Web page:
Johnny: Now that we've acquainted with Alvin's birth, let's go back to his hard-hearted master, David Seville. Smilingly, he admits being a bit of a goof-off in his high school days.
Ross: In high school I was in all the plays and was singing in all of the operettas. I was a real, wild noisemaker. If my grades weren't good, and very often they weren't, the principal couldn't do too much about it because I was the lead in the play. I'd always say 'I can't do anything about my grades because I've got to spend all my time learning lines.' In this way, I bluffed my way a little.
Johnny: Recalling those meetings with the principal reminded David of something.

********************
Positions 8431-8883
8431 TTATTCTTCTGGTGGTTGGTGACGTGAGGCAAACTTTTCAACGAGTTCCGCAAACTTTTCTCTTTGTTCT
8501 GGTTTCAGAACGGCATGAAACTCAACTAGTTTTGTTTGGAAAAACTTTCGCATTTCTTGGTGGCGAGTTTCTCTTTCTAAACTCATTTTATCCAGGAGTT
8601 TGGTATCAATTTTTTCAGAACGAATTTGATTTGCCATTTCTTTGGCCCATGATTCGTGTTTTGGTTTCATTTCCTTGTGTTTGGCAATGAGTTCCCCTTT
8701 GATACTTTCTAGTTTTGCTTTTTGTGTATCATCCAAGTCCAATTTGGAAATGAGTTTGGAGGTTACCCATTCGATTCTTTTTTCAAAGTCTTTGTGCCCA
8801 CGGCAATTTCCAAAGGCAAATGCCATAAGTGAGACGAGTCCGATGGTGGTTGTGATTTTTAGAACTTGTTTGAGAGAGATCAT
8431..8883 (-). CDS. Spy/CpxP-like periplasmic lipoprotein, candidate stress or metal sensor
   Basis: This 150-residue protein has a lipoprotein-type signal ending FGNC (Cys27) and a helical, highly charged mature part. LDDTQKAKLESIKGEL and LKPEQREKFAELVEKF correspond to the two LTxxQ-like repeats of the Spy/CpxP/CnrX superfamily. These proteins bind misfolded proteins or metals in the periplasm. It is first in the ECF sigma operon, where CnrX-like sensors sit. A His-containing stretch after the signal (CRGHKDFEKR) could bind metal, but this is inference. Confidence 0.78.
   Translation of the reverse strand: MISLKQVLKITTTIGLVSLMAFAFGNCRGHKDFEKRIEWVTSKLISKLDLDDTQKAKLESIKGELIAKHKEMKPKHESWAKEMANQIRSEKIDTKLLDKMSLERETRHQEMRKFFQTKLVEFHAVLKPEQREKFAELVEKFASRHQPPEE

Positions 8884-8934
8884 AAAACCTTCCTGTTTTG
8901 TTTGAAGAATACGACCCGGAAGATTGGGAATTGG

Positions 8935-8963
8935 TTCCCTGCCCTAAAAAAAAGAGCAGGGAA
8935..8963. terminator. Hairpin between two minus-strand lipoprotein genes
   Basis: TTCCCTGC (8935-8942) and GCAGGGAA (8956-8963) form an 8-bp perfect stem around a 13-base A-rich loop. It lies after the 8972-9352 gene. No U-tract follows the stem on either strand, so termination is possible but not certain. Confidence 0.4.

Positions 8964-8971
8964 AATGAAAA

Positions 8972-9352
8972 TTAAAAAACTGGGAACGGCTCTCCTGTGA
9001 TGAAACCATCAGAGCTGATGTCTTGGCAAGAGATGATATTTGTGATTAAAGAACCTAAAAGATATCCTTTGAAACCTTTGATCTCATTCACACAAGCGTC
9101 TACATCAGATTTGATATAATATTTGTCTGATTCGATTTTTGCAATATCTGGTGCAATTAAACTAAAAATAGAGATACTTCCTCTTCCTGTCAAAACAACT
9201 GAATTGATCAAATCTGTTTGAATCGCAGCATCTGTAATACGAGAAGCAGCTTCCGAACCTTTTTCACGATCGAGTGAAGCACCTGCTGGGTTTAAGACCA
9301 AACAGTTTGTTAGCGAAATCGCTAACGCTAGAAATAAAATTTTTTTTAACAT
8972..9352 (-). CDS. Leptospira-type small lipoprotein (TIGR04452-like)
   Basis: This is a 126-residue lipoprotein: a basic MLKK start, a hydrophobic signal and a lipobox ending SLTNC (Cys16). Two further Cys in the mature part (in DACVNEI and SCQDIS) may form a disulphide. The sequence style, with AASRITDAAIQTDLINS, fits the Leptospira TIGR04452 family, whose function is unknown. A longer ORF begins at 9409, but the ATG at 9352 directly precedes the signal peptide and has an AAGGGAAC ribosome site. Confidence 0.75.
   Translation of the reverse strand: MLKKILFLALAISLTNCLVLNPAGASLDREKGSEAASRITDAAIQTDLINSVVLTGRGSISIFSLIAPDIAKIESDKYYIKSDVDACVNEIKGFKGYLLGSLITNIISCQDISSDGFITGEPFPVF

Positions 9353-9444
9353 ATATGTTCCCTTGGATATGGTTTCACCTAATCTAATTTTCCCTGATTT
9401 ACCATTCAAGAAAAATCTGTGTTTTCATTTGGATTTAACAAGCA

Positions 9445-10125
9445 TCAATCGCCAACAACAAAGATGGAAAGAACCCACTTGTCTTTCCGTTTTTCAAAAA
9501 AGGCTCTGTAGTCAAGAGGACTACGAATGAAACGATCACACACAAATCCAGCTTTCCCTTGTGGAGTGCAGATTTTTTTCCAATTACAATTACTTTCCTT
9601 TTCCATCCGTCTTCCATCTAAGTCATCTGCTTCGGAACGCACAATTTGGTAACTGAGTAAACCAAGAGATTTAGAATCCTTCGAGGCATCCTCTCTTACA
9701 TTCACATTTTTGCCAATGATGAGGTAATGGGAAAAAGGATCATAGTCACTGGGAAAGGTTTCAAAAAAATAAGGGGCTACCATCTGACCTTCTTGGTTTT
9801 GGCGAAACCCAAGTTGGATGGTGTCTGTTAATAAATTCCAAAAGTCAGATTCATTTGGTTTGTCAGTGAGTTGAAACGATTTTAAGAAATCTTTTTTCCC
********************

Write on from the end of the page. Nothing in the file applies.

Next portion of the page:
Ross: You know, I think the reason the kids do like Alvin is because I, as David Seville, resemble the high school principal or the teacher who says 'now you've got to do this my way' and Alvin says 'drop dead, I'll do it my own way.' And he winds up doing it much better than I had in mind in the first place. I think teens understand Alvin especially well.
Johnny: David Seville has a keen interest in anything that has to do with teenagers. He has a 12-year-old daughter who is constantly bugging him about wanting to be a teen, so in self defense he must keep up on teenage activities. About Dick Clark, Seville has deep admiration.
Ross: I respect and admire the guy. He's a very bright young man and I like the fact that whenever any of the kids appear in his show – they wear ties and they're well-mannered. I think Dick is showing the teenager that being a teen doesn't mean you go to dinner in dirty clothes. You can be a teenager and still belong to society.